‘Bonk’ is a term I know from a few cyclists for when your energy or blood sugar level totally crashes. It was now 3pm and after eating nothing since breakfast at 6am, riding all morning in the heat and then downing an ice cream, coffee and 1.5 litre of lemonade in Sainshand, I was now crashing after a sugar overload. By some kind of miracle I spotted a tree big enough to offer shade and forced myself to stop and cook some buckwheat. Afterwards I cycled until nightfall, peeling off the road to find a semi-concealed spot to put my tent up as the full moon illuminated building clouds. On auto pilot after pitching my tent so many times in the last few months, I heard a loud ‘snap’ as I attempted to put the poles up. Cursing my luck, but knowing I could repair a broken pole easily enough with a brace piece I looked for the break in the moonlight. Failing to find it, I put on my torch to discover it was not actually a break, but a screw-in connection had popped out and ripped the thread off both ends. I had no idea how to fix that and no physical or emotional energy left to fight the onslaught of tears. I collapsed in a heap and cried like a baby in the moonlit Gobi emptiness.

I don’t know how long it took me to pull myself together, but I eventually made some kind of shelter and crawled into it. It was a long night as the wind picked up again and I expected to be smothered in tent material at any point as the makeshift shelter collapsed, but we both made it to morning. It was a day of slow progress with a head and side wind once again working against me and my water running low in the dry heat. So when a truck driver saw me battling up another long slow hill and offered me a ride to Zamyn-Uud I accepted.

Zamyn-Uud is a classic example of a miserable border town with nothing but dust, wind and over priced hotels, so the following morning I was focused on resolving my issue with immigration and getting out of Mongolia. I had heard the border crossing was chaotic so decided to try and get an exit stamp at the Immigration office in town before going to the border itself. I left Raven and my bags at the hotel and went to the office first thing. A nice woman looked at my visa, listened to me explain the 60 days from Astana story (in my minimal Russian), then got out a rule book and showed me the English translation explaining I had overstayed my visa and needed to pay the fine/penalty. So far so good I thought.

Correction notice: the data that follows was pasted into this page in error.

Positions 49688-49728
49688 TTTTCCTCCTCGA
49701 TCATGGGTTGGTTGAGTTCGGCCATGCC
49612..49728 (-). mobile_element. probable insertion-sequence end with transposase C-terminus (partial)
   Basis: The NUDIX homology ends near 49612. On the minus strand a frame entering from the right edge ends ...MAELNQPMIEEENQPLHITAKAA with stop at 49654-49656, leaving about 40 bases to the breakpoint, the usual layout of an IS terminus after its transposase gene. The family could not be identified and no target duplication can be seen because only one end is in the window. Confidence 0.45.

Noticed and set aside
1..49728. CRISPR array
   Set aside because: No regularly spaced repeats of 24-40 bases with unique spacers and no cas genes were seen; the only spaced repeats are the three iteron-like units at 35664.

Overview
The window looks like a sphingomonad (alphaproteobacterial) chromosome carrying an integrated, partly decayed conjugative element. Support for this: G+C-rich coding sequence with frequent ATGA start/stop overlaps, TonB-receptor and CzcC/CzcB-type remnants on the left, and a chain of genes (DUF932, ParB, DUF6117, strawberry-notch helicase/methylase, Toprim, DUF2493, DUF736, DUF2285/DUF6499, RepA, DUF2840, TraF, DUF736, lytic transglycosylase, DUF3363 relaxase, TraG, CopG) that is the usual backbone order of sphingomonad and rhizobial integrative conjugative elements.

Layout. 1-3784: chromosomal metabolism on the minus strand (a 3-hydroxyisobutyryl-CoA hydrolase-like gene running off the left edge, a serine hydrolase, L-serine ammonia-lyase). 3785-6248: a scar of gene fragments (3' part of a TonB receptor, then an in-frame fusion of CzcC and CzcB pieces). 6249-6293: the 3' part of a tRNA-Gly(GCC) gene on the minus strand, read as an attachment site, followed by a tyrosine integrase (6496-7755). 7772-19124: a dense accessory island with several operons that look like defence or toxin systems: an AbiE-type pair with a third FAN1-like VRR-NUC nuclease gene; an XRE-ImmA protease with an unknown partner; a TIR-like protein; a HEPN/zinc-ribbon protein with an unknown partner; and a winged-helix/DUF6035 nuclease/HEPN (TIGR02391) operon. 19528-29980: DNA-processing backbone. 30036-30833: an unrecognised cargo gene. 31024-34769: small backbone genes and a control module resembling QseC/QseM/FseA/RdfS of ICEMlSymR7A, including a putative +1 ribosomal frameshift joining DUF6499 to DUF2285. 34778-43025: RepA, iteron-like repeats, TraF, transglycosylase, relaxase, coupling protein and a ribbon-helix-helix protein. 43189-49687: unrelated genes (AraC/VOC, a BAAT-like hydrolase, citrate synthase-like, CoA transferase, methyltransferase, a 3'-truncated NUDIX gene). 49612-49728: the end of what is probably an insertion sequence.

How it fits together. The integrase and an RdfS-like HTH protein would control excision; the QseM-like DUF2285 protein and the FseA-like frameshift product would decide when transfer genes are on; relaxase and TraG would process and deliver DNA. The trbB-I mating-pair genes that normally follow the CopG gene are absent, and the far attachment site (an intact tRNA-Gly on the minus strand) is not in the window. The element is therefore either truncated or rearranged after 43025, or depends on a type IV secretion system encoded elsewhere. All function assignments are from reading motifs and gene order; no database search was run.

Then she gave my passport to a plain clothes guys and spoke to him before he walked out the door with my passport and got into a car. I followed him and tried to ask where he was going but he just motioned for me to get in the car. This didn’t seem like a good idea to me, but neither did getting separated from my passport. Another guy got in and I asked where we were going in Russian again and he said the border. I explained my bike and bags were in my hotel, the plain clothes guy signalled for me to go and get them, but again I refused to go without my passport, so he started to drive to the border. It seemed like I had no choice but to go too.

2km down the road at the border plain clothes guy, who was obviously some kind of big wig because he was waved through every gate and security check with me in tow, took me into an office and gave my passport to a uniformed guy who I will simply call ‘Arsehole’. Again I had to go through the whole story in my limited Russian. He told me I had overstayed my visa, I told him it was 60 days not 30, I even had the visa receipt to show him. He got angry that my Russian wasn’t good enough for me to understand whatever he said next, then he offered me a cigarette and chewing gum, then he told me I have to go back to Ulaanbataar. He tells me to sit over there, come over here, keeps picking up my passport and shaking his head at it. Then he grabs my phone and starts looking through my photos, refusing to give it back when I ask. He asks if I am married, asks why not? Bla bla bla.